The Missouri Research and Education Network (MOREnet) contains everything from information about Internet Safety Night events to other resources and organizations and committed to helping Missourians stay safe online.
As parents, grandparents and child advocates, we are concerned about recent increases in the rates of asthma, cancer and other childhood illnesses as well as in learning and behavioral problems. And, growing evidence of the link between health and toxic environmental exposures, especially with respect to the unique vulnerability of children, has ignited increased interest in the environmental quality of schools.
The ChildSafe School (CSS) provides a step-by-step framework to help parents, teachers and administrators make their schools as environmentally safe as they can be, by adopting policies that prohibit the idling of school buses and other vehicles; mandate the use of safe cleaning products, and eliminate the use of pesticides on school grounds and playing fields. CSS also addresses current and emerging issues related to synthetic turf, fragrances and wireless radiation.
The question we ask, Is Your Child’s School Environmentally Safe?, is highlighted on the cover and in a feature article in National PTA’s fall (October-November) issue of Our Children. Improving the health of school environments is a goal that not only benefits students but teachers and staff as well.
The web site www.thechildsafeschool.org details each issue, provides short video presentations and a Resource Guide of science-based and advocacy materials, including sample policies and how to initiate a local school building/district campaign. CSS is a thoughtful approach to ways we can empower parents and families to assure their children’s learning (and play) environments are healthy and safe while, at the same time, encourage cost-savings for schools.
We invite you to join our community to raise awareness about these important issues. You can “like” us at www.facebook.com/TheChildSafeSchool and please be sure to visit our blog! Let us know how we can help you and your community make sure your schools are ChildSafe schools!
With thanks for all you do and continue to do,
Suicide is a serious public health issue for all age groups. But teens are at a higher risk, with suicide being the third leading cause of death between 10-24 year olds. The good news is that by knowing what to do or where to get help, you can help save a life.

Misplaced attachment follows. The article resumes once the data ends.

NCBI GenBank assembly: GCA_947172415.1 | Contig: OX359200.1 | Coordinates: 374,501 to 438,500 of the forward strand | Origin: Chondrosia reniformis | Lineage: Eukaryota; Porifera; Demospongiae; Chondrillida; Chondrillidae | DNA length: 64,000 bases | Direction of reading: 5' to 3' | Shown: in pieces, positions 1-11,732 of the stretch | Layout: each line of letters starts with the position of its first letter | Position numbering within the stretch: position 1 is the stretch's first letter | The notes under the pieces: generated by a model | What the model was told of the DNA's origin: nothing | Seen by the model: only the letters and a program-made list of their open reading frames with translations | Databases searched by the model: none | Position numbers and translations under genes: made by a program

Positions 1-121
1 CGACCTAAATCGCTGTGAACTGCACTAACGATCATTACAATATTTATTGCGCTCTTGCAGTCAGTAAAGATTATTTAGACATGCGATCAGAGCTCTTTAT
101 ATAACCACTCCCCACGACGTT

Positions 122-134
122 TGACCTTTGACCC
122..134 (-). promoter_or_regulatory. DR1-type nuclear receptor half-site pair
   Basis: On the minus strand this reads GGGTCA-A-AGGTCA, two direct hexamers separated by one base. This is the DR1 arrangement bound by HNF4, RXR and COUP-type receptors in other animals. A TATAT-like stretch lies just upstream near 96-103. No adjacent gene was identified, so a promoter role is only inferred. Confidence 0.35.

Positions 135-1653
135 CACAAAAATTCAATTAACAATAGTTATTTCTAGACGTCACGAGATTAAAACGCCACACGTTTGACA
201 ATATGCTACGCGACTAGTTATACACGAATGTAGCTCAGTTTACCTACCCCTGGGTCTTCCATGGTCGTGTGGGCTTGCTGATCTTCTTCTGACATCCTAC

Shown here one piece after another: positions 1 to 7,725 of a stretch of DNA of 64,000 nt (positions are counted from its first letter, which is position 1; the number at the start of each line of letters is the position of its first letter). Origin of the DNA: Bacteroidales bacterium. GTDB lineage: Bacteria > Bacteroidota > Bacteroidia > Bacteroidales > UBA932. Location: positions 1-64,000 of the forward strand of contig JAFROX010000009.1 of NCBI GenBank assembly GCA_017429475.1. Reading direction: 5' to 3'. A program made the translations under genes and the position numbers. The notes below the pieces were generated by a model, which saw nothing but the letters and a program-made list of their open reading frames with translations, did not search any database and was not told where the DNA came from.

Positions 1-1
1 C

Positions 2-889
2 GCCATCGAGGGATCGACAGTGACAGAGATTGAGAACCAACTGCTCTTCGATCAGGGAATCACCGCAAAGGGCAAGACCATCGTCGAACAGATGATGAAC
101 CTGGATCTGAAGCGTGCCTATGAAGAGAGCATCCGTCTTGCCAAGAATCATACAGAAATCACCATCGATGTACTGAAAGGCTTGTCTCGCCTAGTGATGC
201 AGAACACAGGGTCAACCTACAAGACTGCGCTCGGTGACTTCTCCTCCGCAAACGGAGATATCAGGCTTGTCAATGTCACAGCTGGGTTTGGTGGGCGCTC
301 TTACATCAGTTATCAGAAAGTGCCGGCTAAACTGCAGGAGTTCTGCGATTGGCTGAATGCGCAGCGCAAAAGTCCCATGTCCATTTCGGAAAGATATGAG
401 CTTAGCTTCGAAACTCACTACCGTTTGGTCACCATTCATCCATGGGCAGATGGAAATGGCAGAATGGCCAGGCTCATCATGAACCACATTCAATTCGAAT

During National Suicide Prevention Month, take an opportunity to learn the warning signs and share these resources with a friend, a family member or coworker, this information could make a difference for someone down the road.
If your power goes out, take the following steps:
1) Check to see if other lights are on in your neighborhood. If other homes have lights, check for a blown fuse or a circuit breaker that has tripped to the “OFF” position.
2) If there are no other lights on in your neighborhood, or if you are unable to locate the cause of your power outage, call your local Power & Light company.
3) Unplug televisions and computers Leave a light or radio on to help you know when power has been restored.
4) Keep refrigerator and freezer doors closed. Food can stay cool for 12-48 hours, but that time is signifacantly reduced if the door is opened.
5) Stay away from any downed power lines, which are eextremely dangerous. Call your local Power & Light company immediately if you see power lines down.
6) Keep batteries and flashlights in the same area for easy access if power goes out at night. Flashlights are safer than candles.
7) Before using a generator, learn how to operate it safely.
Power outages can be a little alarming at first but if you are prepared and creative you can take advantage of this down time to “plug in” to your family and spend this time talking, playing a game together or even catching up on some much needed sleep.